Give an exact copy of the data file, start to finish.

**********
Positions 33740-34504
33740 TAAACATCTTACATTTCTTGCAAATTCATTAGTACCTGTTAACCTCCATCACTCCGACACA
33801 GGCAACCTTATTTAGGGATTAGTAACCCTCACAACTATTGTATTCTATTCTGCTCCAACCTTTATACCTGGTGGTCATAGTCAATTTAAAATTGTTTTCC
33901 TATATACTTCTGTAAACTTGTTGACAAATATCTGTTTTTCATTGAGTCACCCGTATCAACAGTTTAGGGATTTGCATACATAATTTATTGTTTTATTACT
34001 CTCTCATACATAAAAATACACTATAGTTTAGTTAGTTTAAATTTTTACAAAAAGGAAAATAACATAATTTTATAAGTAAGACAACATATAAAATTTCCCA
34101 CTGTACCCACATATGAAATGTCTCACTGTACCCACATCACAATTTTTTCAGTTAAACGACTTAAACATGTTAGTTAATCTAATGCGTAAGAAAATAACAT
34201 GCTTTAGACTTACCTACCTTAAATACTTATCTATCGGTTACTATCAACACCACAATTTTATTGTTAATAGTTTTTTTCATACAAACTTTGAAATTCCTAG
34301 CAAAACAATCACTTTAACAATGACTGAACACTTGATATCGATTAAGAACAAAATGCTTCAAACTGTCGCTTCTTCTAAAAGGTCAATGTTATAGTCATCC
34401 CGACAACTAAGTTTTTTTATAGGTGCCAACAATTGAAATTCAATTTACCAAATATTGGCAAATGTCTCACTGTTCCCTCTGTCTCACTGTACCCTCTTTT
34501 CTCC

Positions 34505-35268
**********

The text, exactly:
Positions 33740-34504
33740 TAAACATCTTACATTTCTTGCAAATTCATTAGTACCTGTTAACCTCCATCACTCCGACACA
33801 GGCAACCTTATTTAGGGATTAGTAACCCTCACAACTATTGTATTCTATTCTGCTCCAACCTTTATACCTGGTGGTCATAGTCAATTTAAAATTGTTTTCC
33901 TATATACTTCTGTAAACTTGTTGACAAATATCTGTTTTTCATTGAGTCACCCGTATCAACAGTTTAGGGATTTGCATACATAATTTATTGTTTTATTACT
34001 CTCTCATACATAAAAATACACTATAGTTTAGTTAGTTTAAATTTTTACAAAAAGGAAAATAACATAATTTTATAAGTAAGACAACATATAAAATTTCCCA
34101 CTGTACCCACATATGAAATGTCTCACTGTACCCACATCACAATTTTTTCAGTTAAACGACTTAAACATGTTAGTTAATCTAATGCGTAAGAAAATAACAT
34201 GCTTTAGACTTACCTACCTTAAATACTTATCTATCGGTTACTATCAACACCACAATTTTATTGTTAATAGTTTTTTTCATACAAACTTTGAAATTCCTAG
34301 CAAAACAATCACTTTAACAATGACTGAACACTTGATATCGATTAAGAACAAAATGCTTCAAACTGTCGCTTCTTCTAAAAGGTCAATGTTATAGTCATCC
34401 CGACAACTAAGTTTTTTTATAGGTGCCAACAATTGAAATTCAATTTACCAAATATTGGCAAATGTCTCACTGTTCCCTCTGTCTCACTGTACCCTCTTTT
34501 CTCC

Positions 34505-35268